Wal-Mart is actively seeking acquisitions abroad, including in Russia, as its low-price formula helps it pick up market share and customers in the global recession.
"We're well positioned for growth," Wan Ling Martello, senior vice president and chief financial officer of Wal-Mart, told reporters at a media conference Thursday, the day before the company's annual shareholder meeting.
Sales in Wal-Mart's international business, which now accounts for almost 25 percent of its revenue, rose 9.1 percent to $98.6 billion in its latest fiscal year, which ended Jan. 31. The company operates 10 different formats like hypermarkets and supermarkets under more than 60 store banners. About 80 percent of Wal-Mart's international business is from acquisitions, Martello said.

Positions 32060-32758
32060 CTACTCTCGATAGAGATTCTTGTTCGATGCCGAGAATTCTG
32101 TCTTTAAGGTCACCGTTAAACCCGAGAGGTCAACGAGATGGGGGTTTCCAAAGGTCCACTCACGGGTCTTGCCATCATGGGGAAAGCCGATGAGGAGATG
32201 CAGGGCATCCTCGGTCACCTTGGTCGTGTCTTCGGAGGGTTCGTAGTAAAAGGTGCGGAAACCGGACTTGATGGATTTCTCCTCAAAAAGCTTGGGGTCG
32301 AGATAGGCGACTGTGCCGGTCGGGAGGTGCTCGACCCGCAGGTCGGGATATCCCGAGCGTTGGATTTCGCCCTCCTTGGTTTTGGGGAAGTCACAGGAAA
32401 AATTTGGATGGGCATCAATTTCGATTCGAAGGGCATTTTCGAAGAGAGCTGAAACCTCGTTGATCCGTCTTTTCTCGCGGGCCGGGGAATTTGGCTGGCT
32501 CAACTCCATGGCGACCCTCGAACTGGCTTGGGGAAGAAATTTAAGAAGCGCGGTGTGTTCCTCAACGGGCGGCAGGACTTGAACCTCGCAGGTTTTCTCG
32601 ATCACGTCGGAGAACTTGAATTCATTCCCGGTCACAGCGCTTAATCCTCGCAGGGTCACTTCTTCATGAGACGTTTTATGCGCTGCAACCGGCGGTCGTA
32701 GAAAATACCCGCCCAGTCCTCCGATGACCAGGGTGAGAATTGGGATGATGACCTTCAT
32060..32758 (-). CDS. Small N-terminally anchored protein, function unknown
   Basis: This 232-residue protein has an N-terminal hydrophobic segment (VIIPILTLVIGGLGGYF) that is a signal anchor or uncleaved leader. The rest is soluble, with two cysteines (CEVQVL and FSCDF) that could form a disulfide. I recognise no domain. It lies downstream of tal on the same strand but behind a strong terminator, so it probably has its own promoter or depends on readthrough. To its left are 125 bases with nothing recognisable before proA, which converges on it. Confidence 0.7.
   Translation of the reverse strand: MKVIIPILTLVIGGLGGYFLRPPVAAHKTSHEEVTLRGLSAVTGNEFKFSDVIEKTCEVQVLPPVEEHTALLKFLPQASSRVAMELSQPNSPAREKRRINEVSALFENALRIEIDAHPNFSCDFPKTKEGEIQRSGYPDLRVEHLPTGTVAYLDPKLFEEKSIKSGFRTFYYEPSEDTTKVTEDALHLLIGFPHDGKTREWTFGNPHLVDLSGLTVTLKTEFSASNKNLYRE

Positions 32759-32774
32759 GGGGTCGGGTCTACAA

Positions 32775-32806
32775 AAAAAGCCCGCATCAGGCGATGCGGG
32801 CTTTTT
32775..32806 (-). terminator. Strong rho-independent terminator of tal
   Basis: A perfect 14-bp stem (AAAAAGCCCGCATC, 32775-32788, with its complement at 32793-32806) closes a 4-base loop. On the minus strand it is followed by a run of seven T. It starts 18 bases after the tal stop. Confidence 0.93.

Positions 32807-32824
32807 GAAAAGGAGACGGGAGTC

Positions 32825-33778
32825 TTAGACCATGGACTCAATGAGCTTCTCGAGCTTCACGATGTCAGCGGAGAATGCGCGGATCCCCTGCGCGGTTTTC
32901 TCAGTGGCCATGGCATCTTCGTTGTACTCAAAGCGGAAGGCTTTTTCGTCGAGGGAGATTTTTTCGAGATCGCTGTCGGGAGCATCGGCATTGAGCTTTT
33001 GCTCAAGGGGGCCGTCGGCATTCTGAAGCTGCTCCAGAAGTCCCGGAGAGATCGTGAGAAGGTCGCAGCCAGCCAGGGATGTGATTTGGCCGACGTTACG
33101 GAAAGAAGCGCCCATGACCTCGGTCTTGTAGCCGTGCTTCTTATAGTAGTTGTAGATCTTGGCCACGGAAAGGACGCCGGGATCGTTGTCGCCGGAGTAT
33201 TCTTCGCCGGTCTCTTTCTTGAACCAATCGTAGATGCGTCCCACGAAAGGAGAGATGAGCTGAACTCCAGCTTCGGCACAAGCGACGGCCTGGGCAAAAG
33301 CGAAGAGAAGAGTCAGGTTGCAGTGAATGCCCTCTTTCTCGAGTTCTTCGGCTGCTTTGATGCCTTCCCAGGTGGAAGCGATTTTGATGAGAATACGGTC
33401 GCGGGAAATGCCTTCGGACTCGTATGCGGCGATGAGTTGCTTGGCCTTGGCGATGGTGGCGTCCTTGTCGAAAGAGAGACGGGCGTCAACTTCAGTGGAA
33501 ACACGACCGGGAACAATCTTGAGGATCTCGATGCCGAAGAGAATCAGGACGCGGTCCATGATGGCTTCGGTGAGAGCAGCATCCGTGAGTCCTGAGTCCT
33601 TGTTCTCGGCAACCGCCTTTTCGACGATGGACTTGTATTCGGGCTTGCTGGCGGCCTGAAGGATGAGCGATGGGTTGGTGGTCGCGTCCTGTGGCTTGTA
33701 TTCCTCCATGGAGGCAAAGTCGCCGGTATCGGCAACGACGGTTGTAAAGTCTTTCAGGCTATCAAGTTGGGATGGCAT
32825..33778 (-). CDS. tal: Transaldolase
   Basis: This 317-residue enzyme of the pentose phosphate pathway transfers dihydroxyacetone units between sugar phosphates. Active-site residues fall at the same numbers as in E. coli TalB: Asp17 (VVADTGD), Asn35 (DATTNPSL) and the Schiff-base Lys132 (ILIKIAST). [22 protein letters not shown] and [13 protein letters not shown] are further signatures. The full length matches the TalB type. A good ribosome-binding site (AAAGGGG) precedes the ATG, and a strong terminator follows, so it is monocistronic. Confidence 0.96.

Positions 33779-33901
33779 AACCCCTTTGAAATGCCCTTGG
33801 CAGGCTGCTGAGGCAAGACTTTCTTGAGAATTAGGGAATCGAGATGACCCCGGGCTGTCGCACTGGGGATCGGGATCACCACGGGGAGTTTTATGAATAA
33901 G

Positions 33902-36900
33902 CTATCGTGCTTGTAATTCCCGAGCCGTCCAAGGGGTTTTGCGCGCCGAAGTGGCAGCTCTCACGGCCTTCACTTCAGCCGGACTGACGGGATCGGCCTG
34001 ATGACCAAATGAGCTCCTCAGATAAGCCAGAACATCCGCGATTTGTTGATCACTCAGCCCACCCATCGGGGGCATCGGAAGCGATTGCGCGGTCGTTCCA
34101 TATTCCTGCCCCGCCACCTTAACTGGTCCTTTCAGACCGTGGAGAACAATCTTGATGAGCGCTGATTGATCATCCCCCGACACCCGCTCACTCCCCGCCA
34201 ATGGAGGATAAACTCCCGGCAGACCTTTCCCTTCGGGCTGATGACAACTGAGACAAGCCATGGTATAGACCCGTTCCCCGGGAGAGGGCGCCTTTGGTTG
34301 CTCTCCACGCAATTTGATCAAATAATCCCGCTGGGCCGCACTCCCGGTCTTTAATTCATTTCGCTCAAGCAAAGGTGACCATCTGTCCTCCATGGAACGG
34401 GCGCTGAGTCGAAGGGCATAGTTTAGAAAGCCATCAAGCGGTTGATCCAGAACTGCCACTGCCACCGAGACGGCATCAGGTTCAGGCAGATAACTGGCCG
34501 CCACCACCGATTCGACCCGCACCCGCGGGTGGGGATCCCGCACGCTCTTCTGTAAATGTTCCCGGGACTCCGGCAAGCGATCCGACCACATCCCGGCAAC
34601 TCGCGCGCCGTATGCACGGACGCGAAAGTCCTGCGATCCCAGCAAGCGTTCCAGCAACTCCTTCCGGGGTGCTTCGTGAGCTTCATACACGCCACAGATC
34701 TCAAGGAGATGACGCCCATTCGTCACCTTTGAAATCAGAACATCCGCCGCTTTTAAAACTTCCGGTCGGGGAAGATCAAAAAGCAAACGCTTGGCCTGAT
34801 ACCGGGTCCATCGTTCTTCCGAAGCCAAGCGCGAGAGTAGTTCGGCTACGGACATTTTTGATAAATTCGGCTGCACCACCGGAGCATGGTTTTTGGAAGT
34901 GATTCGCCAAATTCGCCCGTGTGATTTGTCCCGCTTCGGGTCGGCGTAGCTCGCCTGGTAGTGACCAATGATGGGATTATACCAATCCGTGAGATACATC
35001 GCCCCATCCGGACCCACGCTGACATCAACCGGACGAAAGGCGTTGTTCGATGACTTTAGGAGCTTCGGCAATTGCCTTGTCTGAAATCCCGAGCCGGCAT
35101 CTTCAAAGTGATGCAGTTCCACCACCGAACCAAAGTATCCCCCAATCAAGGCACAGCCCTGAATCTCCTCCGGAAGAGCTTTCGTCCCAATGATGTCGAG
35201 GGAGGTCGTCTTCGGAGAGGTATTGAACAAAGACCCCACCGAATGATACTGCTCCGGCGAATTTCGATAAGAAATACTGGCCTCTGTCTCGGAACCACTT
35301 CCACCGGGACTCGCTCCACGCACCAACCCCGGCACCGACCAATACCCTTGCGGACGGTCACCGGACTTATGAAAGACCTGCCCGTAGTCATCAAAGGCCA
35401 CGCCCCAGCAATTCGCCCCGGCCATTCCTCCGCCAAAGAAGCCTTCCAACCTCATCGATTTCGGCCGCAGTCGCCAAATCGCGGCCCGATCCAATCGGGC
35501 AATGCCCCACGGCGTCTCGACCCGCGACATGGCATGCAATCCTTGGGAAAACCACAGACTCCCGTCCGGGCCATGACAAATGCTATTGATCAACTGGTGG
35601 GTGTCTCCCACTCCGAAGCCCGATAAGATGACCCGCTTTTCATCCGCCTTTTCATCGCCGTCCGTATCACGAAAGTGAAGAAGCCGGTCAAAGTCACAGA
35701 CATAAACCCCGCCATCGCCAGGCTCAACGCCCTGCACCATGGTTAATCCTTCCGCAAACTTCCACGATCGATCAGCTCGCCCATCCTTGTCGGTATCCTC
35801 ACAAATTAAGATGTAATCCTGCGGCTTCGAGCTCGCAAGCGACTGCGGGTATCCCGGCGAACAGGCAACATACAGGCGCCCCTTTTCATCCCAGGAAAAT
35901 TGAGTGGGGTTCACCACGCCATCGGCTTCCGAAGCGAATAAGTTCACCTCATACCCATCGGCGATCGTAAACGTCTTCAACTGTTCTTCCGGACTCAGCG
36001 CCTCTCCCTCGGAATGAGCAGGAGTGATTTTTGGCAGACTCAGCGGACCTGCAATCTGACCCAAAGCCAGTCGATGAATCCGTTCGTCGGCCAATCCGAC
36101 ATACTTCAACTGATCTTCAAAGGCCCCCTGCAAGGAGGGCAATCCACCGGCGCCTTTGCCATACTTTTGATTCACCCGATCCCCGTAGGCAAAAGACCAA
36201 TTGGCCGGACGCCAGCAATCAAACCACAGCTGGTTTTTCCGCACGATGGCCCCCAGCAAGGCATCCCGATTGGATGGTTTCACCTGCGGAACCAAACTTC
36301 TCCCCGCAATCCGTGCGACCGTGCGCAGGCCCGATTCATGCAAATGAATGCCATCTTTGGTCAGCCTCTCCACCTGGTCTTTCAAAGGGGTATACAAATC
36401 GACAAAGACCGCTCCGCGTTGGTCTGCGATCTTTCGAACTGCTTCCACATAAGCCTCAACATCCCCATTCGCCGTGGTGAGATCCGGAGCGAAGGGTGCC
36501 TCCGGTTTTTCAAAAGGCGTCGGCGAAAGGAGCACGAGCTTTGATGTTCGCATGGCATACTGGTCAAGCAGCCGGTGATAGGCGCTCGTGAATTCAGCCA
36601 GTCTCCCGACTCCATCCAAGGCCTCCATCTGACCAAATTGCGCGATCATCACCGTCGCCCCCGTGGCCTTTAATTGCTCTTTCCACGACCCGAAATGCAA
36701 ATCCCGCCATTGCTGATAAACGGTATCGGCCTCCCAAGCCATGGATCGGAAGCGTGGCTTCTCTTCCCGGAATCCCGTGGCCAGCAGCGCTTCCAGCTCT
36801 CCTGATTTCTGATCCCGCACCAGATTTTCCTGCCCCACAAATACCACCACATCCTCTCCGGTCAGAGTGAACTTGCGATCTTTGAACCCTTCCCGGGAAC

The company's latest big acquisition overseas was D&S, the Chile-based food retailer, which announced in February. Wal-Mart has said its emerging markets have bigger growth potential.
Martello noted that as the recession has expanded globally, consumers worried about unemployment and higher debt have consolidated their shopping trips and gravitated toward in-store brands. They also are seeking bargains online.
Vicente Trius, who formerly led Wal-Mart's Asia market and became president and CEO of the company's Latin America division last week, noted that in Japan, shoppers are very sensitive to price.
So Wal-Mart's Seiyu operation has responded by keeping its prices between 5 percent and 10 percent lower than its local competition.
In particular, Wal-Mart is focusing on underserved consumers and has exported its Bodega Express format from Mexico to Puerto Rico.
It also is expanding its Internet operations globally. Trius noted that the company's Brazilian Web site, which launched in July 2008 and offers 15,000 items, has attracted 10.5 million visitors.